Good Samaritans face moral dilemma in helping others
Updated: 2013-12-11 00:48
By Sun Xiaochen (China Daily)
A Lanzhou resident surnamed Li helps an elderly man who was hit by a car in the capital of Gansu province on Nov 25. Li tried to contact the man's family, but could not reach them. The man was later sent to a senior citizens' home. PEI QIANG / FOR CHINA DAILY
Lu Xi, 32, an office clerk in Beijing, tried to explain to her 4-year-old daughter why sometimes it is not a good idea to extend a helping hand to an elderly person who falls over on the street.
"She knows from what she's learned in kindergarten that it's a virtue to help the elderly. But reports of some recent cases where those who offered their assistance found themselves in trouble have given me second thoughts," said Lu.
She is among an increasing number of Chinese people who have found it hard to offer help to others when the need arises.
On June 15, an elderly woman in Dazhou, Sichuan province, fell over in the street and broke her leg. Three primary school students managed to help her up, but she then accused them of having knocked her down and asked their families to pay 20,000 yuan ($3,290) toward medical fees.
Jiang Zhiyun, the father of one of the children, reported the case to the police in November. A police investigation found that the old woman had lied, and she was sentenced to seven days of administrative detention for extortion. Her son, who was also involved in the case, was given 10 days of detention and fined 500 yuan.
According to a recent poll of 139,000 people conducted by China Youth Daily, more than 80 percent of respondents said they would hesitate to help an elderly person who has fallen over, saying they feared getting into trouble or being sued.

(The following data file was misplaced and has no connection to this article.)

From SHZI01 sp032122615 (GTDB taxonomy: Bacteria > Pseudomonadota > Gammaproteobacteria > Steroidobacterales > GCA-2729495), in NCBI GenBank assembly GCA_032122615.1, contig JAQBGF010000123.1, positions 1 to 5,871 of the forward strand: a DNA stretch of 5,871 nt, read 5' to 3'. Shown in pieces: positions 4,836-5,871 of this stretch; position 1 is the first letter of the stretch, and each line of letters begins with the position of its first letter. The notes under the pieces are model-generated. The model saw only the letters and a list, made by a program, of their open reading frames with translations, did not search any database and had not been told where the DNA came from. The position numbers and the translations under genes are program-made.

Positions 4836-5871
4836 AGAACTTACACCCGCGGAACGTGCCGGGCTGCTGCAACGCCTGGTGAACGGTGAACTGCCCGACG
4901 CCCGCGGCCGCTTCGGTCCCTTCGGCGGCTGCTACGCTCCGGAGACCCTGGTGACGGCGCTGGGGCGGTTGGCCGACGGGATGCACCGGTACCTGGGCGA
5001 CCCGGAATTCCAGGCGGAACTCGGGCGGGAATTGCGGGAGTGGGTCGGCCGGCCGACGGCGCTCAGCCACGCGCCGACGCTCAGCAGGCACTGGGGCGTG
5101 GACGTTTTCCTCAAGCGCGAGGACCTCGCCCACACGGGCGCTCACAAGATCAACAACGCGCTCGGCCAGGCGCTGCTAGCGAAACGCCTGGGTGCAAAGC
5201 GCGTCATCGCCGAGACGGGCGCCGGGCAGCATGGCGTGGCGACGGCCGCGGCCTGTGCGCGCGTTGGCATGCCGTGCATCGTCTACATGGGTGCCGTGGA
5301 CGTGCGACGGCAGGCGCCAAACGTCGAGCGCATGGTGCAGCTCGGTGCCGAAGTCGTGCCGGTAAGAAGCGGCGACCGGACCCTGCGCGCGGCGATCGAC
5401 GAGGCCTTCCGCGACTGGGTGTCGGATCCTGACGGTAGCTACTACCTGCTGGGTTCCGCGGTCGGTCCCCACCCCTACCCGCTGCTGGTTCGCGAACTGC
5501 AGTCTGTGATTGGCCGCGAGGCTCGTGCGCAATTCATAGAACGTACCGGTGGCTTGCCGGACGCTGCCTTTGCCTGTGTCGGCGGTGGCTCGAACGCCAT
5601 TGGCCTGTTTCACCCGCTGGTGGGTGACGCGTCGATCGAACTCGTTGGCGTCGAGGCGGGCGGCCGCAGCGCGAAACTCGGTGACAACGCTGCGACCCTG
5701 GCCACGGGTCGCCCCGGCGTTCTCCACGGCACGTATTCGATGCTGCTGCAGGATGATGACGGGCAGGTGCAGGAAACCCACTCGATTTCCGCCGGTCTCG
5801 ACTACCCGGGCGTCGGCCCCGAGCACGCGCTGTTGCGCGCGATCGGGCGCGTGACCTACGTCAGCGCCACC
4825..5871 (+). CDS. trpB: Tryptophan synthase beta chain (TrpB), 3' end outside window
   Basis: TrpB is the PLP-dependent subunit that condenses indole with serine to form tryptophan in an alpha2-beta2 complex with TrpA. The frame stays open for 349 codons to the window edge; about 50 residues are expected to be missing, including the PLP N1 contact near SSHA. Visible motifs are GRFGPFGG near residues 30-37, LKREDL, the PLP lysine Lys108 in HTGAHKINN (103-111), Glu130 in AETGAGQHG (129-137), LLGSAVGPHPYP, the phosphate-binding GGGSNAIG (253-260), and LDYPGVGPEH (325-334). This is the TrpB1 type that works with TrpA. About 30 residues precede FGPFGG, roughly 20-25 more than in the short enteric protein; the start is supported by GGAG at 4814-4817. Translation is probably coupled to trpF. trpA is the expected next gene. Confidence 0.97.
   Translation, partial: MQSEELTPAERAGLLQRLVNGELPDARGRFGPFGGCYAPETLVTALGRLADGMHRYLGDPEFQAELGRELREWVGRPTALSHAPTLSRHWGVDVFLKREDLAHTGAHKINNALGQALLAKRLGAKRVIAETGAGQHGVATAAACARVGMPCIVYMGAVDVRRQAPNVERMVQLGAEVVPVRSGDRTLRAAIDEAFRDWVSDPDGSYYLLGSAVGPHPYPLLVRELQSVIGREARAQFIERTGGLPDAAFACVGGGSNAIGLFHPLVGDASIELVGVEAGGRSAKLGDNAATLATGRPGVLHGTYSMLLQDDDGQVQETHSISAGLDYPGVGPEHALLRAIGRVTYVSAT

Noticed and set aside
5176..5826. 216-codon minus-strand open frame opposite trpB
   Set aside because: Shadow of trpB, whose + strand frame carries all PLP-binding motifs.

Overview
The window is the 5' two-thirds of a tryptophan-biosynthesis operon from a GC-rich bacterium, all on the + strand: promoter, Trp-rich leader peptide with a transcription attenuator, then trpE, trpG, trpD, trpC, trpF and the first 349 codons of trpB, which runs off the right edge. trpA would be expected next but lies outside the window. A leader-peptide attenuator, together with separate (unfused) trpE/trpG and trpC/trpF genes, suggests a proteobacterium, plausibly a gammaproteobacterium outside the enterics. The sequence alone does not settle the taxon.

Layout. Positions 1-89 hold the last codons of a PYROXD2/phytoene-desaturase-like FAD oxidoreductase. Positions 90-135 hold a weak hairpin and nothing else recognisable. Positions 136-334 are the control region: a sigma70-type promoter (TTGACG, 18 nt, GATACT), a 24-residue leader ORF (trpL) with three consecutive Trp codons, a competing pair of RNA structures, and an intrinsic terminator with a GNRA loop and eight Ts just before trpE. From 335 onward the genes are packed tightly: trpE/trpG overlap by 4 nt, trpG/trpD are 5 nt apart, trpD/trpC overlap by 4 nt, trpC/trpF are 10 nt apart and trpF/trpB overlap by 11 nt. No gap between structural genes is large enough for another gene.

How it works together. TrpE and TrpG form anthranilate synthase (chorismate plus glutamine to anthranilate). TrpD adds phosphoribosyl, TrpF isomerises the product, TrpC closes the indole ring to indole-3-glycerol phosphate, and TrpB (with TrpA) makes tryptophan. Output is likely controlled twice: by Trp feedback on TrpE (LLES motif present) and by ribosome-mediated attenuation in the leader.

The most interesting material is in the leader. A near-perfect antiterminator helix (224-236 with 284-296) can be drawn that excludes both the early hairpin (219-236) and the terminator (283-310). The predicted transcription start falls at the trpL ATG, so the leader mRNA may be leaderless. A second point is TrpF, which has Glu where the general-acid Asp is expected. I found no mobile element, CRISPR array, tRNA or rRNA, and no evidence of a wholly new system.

More than half said they would rather walk away from the scene, while only 5.4 percent of respondents said they would help without hesitation.
According to some experts, the survey results do not point to moral degeneration in the country but to the substandard system of medical insurance for elderly people.
Guo Ping, deputy director of the China Research Center on Aging, said that some old people had chosen to extort money from those who had helped them in order to pay for high medical fees.
"Under the current medical insurance system, old people, especially those in rural areas, can get a small proportion of their medical bills reimbursed after hurting themselves in an accident, and the application procedure is complicated and can take a long time," Guo told China Daily on Tuesday.
"The refund usually is not enough to fully cover the medical costs."
According to Zheng Lu, associate professor of sociology at Tsinghua University, medical insurance policies differ from province to province, but there is no system of full reimbursement for accidental injury for people older than 65.
"It's a heavy burden for the family. If our public insurance system could increase the refunds for such injuries and if the application process were made easier, I think old people wouldn't resort to extorting innocent people who help them," said Zheng.
However, Yu Hai, sociology researcher at Fudan University, calls for tougher penalties for those who extort money.
"I don't see the link between these cases and the problems in our insurance system. It's just a matter of bad morality," Yu said.
"Most people hesitate to help because they have heard of similar cases where those who help get into trouble. So it's important to punish the cheaters."
Yu suggests people should call somebody to act as a witness or collect evidence by taking photos of the scene before offering help.
Meanwhile, warmhearted people, when offering first aid, should proceed with caution because moving an elderly person who has fallen over might cause secondary injuries.
"It's not a smart move to get an elderly person up quickly after he has fallen because it will possibly cause damage to his bones and joints," said Lin Xiaoling, a nurse at a nursing home in Tianjin.